When Tragedy Strikes

Three evenings ago, our country experienced the largest mass shooting attack in history. In Las Vegas, Nevada, during a country music festival, someone opened fire on a crowd of concert goers. 59 people were killed and over 500 people were injured during the attack. On days like this, I find my anxiety levels are much higher than normal. Why? Because even though I didn’t know anyone involved personally, I could have. All 59 of those people killed and all 500+ people injured could’ve been my mother, my brother, my boyfriend, my best friend, that guy I passed in a gas station in 2001, that girl I smiled at on the train in 2008. Human life is invaluable. All of those people were someone to someone, and that, in itself, is heartbreaking.

The thought that you could be enjoying yourself one minute, and running in terror fighting for your life the next is absolutely terrifying. There are people out in the world who just want to do bad things and hurt other people. And I find myself thinking, “How am I supposed to trust the person standing next to me in line at the grocery store?” “How am I supposed to feel comfortable walking down the street?” “Why did this happen?” Why did this happen.

For some of us, hearing this news is debilitating. For some of us, we won’t leave our house for a week because we’re afraid. For some of us, we’ll sit on our couches, staring blankly at the television set with our eyes swollen and red from crying. Some of us will go donate blood, some of us will donate money to the victims, some of us will fight for gun control. Some of us will do something to help. Some of us can only physically and mentally help ourselves through this tragedy. All of which, is okay. We all will have to deal with grief and tragedy in our own ways. I encourage you to find the ways that work the best for you.

For me? I cried, I grieved for their families, their friends, themselves. I thought of how that could be anyone I know. I thought of how that could be me. I thought of how easily life can be taken and how fragile our bodies can be. I thought of the pain and the fear they must have felt. I was disappointed in the world. I didn’t want to get out of bed, I didn’t want to go to work, I wanted to shut out the world and pretend it didn’t exist that day. Sometimes my anxiety does that, and some days, I let it take over. And sometimes, that’s okay.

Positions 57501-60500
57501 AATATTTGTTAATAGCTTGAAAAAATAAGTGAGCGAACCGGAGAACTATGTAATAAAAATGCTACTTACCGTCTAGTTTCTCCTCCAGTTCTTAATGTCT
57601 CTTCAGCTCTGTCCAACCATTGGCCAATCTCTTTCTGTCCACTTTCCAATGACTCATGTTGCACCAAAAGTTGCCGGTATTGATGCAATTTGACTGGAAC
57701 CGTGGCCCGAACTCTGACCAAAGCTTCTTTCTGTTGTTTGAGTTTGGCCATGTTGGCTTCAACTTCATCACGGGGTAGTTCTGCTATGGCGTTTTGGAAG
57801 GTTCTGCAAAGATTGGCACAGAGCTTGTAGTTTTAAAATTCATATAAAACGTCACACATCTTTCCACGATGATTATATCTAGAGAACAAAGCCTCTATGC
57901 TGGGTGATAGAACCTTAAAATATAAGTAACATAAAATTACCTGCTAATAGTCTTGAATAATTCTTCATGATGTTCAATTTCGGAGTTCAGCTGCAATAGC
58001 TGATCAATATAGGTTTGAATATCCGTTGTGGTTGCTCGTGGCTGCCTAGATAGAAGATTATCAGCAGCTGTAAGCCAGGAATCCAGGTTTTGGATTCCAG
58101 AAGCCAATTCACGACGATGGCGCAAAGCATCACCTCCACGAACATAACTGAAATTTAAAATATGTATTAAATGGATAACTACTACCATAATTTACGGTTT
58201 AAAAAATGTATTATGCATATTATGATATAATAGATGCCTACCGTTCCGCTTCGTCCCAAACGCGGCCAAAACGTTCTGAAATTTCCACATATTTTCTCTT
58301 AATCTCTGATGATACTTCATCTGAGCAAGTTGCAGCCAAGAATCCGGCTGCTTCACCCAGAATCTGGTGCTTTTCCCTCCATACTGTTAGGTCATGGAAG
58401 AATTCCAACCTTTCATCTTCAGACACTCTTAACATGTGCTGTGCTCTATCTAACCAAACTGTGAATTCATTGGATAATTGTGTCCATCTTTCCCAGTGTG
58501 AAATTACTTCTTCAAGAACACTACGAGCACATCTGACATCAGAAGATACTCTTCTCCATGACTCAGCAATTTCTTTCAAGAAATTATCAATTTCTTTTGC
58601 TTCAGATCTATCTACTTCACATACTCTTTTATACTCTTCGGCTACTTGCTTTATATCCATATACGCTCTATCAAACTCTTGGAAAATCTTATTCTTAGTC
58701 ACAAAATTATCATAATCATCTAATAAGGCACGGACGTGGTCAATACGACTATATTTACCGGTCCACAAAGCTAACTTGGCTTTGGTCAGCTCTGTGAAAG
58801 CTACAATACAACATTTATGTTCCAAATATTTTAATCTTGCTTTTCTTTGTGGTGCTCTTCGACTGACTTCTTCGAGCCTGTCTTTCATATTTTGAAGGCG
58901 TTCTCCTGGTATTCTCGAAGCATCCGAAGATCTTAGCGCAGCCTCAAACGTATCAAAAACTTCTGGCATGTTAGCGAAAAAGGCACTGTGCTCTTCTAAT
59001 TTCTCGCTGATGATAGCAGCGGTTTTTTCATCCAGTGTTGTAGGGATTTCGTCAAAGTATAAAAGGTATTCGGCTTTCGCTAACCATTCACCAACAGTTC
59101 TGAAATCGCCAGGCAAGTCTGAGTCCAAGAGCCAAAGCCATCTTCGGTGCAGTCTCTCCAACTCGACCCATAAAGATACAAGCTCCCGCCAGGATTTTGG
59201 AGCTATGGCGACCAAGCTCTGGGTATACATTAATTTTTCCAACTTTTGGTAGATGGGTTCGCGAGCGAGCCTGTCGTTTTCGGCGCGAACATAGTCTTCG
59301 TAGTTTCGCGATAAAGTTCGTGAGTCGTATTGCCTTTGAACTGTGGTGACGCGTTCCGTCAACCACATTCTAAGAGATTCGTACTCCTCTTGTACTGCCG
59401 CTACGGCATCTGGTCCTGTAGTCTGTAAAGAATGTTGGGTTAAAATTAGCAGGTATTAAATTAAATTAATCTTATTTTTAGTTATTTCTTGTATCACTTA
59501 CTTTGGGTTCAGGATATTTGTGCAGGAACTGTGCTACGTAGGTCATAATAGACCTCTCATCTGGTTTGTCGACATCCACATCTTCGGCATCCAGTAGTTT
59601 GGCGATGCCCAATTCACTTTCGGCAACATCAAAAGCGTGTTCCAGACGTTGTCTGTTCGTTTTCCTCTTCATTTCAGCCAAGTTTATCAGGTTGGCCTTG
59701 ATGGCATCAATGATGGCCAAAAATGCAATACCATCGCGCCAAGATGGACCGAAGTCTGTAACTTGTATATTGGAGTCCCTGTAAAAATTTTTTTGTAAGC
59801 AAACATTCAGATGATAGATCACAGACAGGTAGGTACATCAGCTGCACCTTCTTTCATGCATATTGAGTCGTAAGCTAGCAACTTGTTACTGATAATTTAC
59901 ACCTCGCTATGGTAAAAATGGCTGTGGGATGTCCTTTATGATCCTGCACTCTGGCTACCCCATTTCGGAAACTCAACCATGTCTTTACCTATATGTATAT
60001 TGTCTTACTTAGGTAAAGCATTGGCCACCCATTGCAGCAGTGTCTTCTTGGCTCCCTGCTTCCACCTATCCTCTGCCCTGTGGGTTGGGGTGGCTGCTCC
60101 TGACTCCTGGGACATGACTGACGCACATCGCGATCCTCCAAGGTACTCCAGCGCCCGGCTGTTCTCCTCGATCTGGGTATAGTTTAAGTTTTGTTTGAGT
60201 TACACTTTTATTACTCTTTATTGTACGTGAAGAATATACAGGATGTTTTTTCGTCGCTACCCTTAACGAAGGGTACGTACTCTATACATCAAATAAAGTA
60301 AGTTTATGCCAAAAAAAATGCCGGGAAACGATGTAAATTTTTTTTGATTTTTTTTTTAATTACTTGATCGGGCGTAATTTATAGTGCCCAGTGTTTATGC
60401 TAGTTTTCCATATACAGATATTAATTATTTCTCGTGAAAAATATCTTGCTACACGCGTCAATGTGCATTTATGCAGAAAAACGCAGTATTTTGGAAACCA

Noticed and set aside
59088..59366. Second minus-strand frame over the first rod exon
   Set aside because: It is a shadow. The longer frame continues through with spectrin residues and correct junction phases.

This day, I forced myself to get up. I went to work, I spoke with my friends and colleagues, I tuned in to my social media outlets, I let the world exist. And in that time, I saw that blood banks were turning people away because they had such an influx of donations. I saw that first responders were turning people away with their donations to help the victims. I saw my social media explode with prayers and thoughts for those involved. I saw people taking up monetary donations to help those affected. And you know what? My anxiety eased. Because I didn’t shut out the world, I was able to see people facing this tragedy responding with compassion. Responding and helping in any way that they could. And I realized I can’t let one person persuade my views on the world as a whole. Not all people are bad. Not everyone is out to hurt you.

There’s a quote from one of my favorite movies, The 10th Kingdom, that gets me through a lot of tough days.

“I often think, why did I let her in? Didn’t I know she was bad? And I did, of course I did, but I also knew that I couldn’t keep that door shut all my life, just because it was dangerous, just because there was a chance of getting hurt.”

On days like this, I have to remind myself of this quote. It helps give me the confidence and strength I need to push through my fear and my anxiety. It helps give me the strength to put my two feet on the floor and hop out of bed. It helps me face the day. It got me through yesterday. Maybe it will help you get through tomorrow.

Until next time,

The Anxious Flamingo.


Leave a Reply

Fill in your details below or click an icon to log in:

WordPress.com Logo

You are commenting using your WordPress.com account. Log Out /  Change )

Google photo

You are commenting using your Google account. Log Out /  Change )

Twitter picture

You are commenting using your Twitter account. Log Out /  Change )

Facebook photo

You are commenting using your Facebook account. Log Out /  Change )

Connecting to %s